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The Oncologist, the Patient and CKN — Sharing Knowledge

On Becoming a Mother

 

by Sarah A.O. Isenberg

 

My daughter and I are a lot alike. She’s a Type-A personality. She smiles easily and loves to laugh. She’s highly social. She enjoys moving her body. She loves to learn. She has long, dark-brown hair and brown eyes.

 

But my husband and I are Caucasian, and our daughter is Chinese-American. And my daughter wasn’t born from my body. She has a birth mother, somewhere. How we came together and how much we are alike, even from the beginning, before nurture could get in the way, is just miraculous. Unforeseen circumstances and critical people almost prevented it from happening. Why? No felonious past, no abusive present. Plenty of love and resources to bestow. Then why? Because I had been diagnosed with cancer.

There’s never a good time for it, a cancer diagnosis. It mucks up the works and makes you take a time out from what’s usually a pretty decent life. Really, even a lackluster life looks pretty sparkly compared to the life of a cancer patient. But my first cancer diagnosis came at a particularly critical time; my husband and I had been married five days short of one year, and I was trying to get pregnant with what would be our first child.

 

I was 32, a young professional, having the time of my life. I’d waited for “the right one” to come along, he did, and we were embarking on what promised to be an amazing life together. And although there were many uncertainties, when I was first diagnosed I knew one thing for sure: I wasn’t getting pregnant for a while.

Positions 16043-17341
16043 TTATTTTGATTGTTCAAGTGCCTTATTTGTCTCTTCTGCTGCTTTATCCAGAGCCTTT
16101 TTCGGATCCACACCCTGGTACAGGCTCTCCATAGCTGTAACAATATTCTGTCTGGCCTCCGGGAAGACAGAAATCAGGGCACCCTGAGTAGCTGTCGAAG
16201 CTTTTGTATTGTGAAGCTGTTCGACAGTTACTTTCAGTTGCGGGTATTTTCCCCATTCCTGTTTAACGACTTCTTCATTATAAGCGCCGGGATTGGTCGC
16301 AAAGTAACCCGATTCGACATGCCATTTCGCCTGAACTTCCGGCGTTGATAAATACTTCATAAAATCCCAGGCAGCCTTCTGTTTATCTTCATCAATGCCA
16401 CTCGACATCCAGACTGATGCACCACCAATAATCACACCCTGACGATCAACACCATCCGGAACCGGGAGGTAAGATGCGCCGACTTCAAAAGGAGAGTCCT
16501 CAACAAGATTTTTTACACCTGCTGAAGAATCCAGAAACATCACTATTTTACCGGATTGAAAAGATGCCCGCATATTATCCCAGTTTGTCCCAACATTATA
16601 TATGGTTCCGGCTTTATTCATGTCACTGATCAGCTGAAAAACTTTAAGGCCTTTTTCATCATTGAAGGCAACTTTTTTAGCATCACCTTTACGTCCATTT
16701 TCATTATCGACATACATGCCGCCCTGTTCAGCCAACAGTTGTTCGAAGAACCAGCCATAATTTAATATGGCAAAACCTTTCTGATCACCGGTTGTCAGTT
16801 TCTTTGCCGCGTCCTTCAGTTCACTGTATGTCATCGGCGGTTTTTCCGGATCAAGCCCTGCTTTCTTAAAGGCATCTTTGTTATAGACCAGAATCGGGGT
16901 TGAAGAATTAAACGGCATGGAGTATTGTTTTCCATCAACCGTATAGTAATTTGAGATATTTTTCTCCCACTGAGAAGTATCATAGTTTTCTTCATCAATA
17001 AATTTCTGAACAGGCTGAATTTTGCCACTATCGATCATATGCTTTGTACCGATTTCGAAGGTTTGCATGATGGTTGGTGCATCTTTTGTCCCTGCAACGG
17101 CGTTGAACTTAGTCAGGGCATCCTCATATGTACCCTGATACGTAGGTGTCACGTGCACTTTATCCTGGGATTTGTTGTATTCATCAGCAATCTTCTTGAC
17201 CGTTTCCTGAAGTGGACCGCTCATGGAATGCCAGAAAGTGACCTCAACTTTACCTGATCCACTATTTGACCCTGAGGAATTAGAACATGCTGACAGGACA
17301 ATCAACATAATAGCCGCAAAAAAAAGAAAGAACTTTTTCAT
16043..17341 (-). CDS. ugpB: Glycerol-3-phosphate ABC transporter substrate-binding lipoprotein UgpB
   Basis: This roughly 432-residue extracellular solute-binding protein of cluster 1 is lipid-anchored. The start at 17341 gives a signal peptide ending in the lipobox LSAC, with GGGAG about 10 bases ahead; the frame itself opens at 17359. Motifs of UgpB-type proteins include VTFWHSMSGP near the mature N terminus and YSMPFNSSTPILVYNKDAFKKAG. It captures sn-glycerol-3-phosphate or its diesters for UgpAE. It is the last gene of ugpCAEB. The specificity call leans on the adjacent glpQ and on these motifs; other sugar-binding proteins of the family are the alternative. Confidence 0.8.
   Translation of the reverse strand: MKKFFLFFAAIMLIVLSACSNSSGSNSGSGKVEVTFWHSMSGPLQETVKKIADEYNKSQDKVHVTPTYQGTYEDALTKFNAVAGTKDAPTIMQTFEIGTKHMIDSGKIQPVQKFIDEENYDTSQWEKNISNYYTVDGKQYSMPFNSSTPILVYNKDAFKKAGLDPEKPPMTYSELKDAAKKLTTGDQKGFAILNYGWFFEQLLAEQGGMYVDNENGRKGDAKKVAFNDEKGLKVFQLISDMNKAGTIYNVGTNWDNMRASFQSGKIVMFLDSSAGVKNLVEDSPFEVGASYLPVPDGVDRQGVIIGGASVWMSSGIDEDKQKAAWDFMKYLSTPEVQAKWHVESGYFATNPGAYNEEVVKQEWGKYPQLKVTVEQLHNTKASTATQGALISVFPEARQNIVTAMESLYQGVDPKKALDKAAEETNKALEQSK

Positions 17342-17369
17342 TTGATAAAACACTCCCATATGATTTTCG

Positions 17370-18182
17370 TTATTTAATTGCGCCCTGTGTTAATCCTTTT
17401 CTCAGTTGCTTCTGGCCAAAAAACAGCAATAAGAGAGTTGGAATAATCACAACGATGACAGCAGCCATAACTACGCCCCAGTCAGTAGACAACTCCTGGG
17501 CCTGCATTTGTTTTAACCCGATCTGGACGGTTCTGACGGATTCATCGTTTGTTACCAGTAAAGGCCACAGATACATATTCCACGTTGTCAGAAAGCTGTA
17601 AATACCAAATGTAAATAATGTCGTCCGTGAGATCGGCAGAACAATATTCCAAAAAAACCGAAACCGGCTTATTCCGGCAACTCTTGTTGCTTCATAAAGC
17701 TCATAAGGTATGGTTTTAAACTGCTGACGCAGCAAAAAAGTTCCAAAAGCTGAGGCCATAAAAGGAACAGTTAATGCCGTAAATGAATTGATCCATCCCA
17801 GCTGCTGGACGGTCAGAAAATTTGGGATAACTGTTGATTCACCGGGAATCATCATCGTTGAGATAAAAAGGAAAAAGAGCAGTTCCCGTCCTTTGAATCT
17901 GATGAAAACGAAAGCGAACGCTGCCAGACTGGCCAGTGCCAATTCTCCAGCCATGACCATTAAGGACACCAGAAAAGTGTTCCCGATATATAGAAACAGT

I was lucky

I live in a healthcare mecca. There is cutting-edge work being done here every day, and I have ready access to the men and women doing it. But as it turned out, the latest technology wasn’t for me. Before I started treatment, my husband and I visited one of the men on the forefront of reproductive technology. In order for me to become pregnant, we’d have to harvest my eggs, fertilize them with my husband’s sperm, and freeze embryos. But hold up: To harvest the eggs, you need to shoot a woman up with hormones, and I had a hormone-receptor positive breast cancer. Hormones, in particular estrogen, fueled my cancer’s growth. My oncologist, husband and I all took a deep breath and decided it was a bad idea.

 

Ever practical, we decided that there was more than one way to skin the parenthood cat; I’d take care of treatment and discuss biological pregnancy and other options afterwards. We’d get through the next year of surgery, chemo and radiation and then reassess our options. I put my head down and barreled through.

 

Fast-forward 12 months. I’m doing great. I’ve lost a chunk of my left breast, have very little hair, my energy is low but my spirits are high. I have no evidence of disease, I’m 33 and I’m psyched to get on with the show. We explore the option of biological pregnancy before tamoxifen (an estrogen blocker that I would take for the next five years), and discover after full fertility workups that we’d still require medical intervention in order for me to have a biological child. Chemo has left me the ovarian reserves of a 50-year-old. More hormones. More uncertainty. My incredibly supportive oncologist tells us he’ll go along with whatever we decide, but that his preference is to play it safe: Take tamoxifen for five years, don’t take hormones to induce ovulation. My husband and I eventually agree.

 

So where did this leave us?

I was, for all intents and purposes, rendered infertile by my cancer treatment. The very treatment that had the highest potential for my living until elderly, was simultaneously stealing my dreams of conceiving a child. I felt the poignancy of this, but also moved through it quickly. I wanted to parent a child, and there were other ways to achieve that goal. My eyes were on the prize.